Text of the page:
New Indian cabinet in trouble from the start

Indian Prime Minister Manmohan Singh’s new cabinet braced for trouble today after an allied coalition party asked its ministers not to start working until it gets the appointments it says it was promised.

Indian Prime Minister Manmohan Singh’s new cabinet braced for trouble today after an allied coalition party asked its ministers not to start working until it gets the appointments it says it was promised.

After a long spell of wrangling within his multiparty coalition, Singh announced ministry postings, including that of Palaniappan Chidambaram – a lawyer who went to Harvard Business School – as finance minister. The appointment cheered the stock markets.

But the Dravida Munnetra Kazhagam, or DMK, a regional party from the southern state of Tamil Nadu, was holding out for more portfolios, and more important ones. It was given three cabinet posts and four junior minister slots last night.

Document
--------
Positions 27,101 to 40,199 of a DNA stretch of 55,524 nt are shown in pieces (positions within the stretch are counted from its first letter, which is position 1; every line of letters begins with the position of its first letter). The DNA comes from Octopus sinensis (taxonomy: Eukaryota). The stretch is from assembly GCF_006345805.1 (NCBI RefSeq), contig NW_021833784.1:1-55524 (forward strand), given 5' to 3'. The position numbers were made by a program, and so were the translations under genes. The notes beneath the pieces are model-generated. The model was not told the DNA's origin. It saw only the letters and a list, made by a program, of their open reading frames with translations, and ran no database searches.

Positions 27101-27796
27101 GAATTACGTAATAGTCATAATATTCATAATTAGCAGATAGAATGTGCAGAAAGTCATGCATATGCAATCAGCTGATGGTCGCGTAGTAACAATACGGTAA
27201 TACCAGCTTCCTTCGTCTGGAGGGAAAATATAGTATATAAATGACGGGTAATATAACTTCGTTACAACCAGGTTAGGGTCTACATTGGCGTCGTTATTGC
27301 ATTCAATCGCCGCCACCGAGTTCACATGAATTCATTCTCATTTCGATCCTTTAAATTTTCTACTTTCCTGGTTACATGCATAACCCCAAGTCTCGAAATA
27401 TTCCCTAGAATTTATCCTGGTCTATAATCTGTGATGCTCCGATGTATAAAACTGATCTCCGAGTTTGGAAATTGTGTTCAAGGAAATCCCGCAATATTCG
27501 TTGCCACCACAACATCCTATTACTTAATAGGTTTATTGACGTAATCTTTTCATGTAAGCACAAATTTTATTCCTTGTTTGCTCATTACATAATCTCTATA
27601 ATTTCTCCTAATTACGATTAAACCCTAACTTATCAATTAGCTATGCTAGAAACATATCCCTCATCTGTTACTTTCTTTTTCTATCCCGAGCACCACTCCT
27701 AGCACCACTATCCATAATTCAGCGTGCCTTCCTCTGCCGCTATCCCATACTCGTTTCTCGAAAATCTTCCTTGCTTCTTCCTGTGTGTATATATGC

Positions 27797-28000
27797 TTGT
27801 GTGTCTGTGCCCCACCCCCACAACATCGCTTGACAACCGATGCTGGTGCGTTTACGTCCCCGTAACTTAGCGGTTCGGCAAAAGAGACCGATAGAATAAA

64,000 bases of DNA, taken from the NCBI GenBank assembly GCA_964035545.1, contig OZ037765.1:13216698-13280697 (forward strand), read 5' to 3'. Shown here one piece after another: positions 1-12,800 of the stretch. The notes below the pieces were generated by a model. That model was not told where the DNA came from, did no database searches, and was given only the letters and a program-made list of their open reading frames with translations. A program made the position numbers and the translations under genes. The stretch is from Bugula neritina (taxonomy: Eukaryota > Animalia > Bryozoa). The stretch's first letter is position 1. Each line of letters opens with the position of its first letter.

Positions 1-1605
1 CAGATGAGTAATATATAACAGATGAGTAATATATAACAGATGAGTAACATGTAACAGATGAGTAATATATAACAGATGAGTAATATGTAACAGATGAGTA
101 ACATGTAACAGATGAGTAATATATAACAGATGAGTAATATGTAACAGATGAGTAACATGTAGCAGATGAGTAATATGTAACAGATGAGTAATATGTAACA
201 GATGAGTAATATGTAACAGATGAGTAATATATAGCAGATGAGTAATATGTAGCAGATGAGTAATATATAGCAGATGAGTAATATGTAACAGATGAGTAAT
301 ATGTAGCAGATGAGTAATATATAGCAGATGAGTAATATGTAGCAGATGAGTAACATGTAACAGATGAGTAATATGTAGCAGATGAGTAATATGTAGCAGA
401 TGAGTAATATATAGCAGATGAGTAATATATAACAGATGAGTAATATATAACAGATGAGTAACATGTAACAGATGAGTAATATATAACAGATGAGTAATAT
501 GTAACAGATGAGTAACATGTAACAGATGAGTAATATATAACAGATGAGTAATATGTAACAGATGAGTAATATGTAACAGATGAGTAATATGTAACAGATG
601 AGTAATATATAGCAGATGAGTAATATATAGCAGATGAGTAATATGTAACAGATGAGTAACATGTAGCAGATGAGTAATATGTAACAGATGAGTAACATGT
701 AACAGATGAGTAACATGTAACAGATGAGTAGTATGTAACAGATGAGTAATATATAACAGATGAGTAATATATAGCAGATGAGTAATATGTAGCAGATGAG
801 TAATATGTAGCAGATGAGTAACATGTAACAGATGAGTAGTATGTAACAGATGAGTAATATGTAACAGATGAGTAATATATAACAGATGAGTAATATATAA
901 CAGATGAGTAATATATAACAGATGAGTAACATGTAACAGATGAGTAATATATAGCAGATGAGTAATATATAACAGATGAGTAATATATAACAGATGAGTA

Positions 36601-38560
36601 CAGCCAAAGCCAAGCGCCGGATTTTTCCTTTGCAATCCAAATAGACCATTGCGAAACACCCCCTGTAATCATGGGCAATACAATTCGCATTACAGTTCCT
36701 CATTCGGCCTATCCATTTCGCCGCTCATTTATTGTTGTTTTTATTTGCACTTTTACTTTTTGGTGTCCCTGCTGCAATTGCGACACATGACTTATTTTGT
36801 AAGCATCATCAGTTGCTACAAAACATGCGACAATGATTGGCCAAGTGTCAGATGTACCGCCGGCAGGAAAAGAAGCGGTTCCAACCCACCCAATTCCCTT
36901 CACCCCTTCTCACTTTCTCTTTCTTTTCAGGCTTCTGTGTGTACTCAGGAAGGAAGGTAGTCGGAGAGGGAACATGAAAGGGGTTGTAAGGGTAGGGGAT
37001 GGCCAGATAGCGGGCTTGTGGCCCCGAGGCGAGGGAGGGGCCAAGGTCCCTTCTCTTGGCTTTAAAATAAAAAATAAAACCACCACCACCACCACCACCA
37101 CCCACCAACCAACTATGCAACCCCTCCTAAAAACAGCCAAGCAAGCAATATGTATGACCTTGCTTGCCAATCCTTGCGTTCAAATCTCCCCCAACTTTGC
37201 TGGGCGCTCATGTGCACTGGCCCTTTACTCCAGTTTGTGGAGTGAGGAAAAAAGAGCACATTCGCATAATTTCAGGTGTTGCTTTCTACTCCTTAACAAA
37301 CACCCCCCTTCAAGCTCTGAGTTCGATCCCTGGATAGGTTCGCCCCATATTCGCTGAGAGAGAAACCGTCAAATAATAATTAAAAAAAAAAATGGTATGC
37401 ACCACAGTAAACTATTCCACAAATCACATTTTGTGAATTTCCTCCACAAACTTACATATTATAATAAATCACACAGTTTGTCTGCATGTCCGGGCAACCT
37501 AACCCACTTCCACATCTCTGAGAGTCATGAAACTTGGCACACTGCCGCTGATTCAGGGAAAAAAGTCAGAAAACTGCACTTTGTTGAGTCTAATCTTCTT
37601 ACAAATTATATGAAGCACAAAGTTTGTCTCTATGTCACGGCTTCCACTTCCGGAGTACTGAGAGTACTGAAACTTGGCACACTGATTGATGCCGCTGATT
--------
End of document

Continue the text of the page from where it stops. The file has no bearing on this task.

“Some days ago, certain portfolios were promised for DMK MPs and a letter to this effect was given,” said party leader M Karunanidhi as saying. “But the portfolios announced went contrary to the assurances.”

He said his cabinet ministers would not assume office until ”the mistakes are rectified.”

The Congress party said the differences shouldn’t be seen as major problems.

“These are minor creases which need to be ironed out,” said party spokesman Abhishek Singhvi.

Because Congress had failed to gain an outright majority in the 545 seat parliament, it must rely on its allies – including two powerful communist parties outside the government – to remain in power.

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